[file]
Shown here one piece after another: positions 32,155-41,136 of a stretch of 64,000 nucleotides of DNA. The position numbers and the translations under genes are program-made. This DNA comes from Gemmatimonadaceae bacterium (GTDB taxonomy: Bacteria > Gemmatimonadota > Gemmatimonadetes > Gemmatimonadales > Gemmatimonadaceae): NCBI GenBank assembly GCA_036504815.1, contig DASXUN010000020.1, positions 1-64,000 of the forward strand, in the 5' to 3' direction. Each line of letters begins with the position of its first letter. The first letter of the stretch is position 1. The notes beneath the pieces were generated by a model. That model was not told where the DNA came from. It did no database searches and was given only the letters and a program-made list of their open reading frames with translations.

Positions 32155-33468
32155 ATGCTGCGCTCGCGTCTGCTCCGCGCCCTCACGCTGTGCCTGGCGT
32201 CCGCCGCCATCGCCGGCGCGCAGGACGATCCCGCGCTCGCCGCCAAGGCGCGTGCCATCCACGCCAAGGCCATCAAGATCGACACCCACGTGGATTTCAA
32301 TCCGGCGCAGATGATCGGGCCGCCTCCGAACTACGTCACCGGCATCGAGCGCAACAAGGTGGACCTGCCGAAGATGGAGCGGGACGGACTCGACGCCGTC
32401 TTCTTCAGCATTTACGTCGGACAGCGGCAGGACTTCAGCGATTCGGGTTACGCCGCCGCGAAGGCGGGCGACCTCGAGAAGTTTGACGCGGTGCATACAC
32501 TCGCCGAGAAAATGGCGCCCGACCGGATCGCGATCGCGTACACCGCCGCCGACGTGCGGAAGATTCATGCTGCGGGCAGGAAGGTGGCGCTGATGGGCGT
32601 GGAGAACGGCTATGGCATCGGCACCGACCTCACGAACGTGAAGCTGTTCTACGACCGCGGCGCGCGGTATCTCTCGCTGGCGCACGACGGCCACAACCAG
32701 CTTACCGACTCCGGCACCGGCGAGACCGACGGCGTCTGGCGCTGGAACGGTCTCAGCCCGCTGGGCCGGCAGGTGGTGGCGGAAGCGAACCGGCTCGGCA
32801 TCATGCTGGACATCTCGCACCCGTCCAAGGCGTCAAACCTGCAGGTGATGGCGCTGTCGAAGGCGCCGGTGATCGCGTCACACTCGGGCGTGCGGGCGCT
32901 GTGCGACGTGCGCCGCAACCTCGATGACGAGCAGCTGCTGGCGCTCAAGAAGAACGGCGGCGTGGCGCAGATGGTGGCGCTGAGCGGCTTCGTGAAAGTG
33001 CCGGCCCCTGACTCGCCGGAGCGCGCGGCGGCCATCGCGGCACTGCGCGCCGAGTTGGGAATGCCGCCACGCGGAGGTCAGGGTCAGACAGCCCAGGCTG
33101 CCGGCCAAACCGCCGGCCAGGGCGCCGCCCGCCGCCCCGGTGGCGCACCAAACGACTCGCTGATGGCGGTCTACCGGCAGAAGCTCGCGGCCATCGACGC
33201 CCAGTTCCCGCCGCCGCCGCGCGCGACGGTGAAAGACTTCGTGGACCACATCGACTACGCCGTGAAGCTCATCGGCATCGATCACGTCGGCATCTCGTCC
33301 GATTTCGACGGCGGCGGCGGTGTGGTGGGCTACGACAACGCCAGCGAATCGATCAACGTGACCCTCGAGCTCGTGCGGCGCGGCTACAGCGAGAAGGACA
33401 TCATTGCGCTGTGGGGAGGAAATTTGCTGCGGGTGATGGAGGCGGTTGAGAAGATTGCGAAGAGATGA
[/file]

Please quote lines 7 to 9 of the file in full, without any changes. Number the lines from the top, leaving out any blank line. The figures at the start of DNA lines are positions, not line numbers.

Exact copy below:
32501 TCGCCGAGAAAATGGCGCCCGACCGGATCGCGATCGCGTACACCGCCGCCGACGTGCGGAAGATTCATGCTGCGGGCAGGAAGGTGGCGCTGATGGGCGT
32601 GGAGAACGGCTATGGCATCGGCACCGACCTCACGAACGTGAAGCTGTTCTACGACCGCGGCGCGCGGTATCTCTCGCTGGCGCACGACGGCCACAACCAG
32701 CTTACCGACTCCGGCACCGGCGAGACCGACGGCGTCTGGCGCTGGAACGGTCTCAGCCCGCTGGGCCGGCAGGTGGTGGCGGAAGCGAACCGGCTCGGCA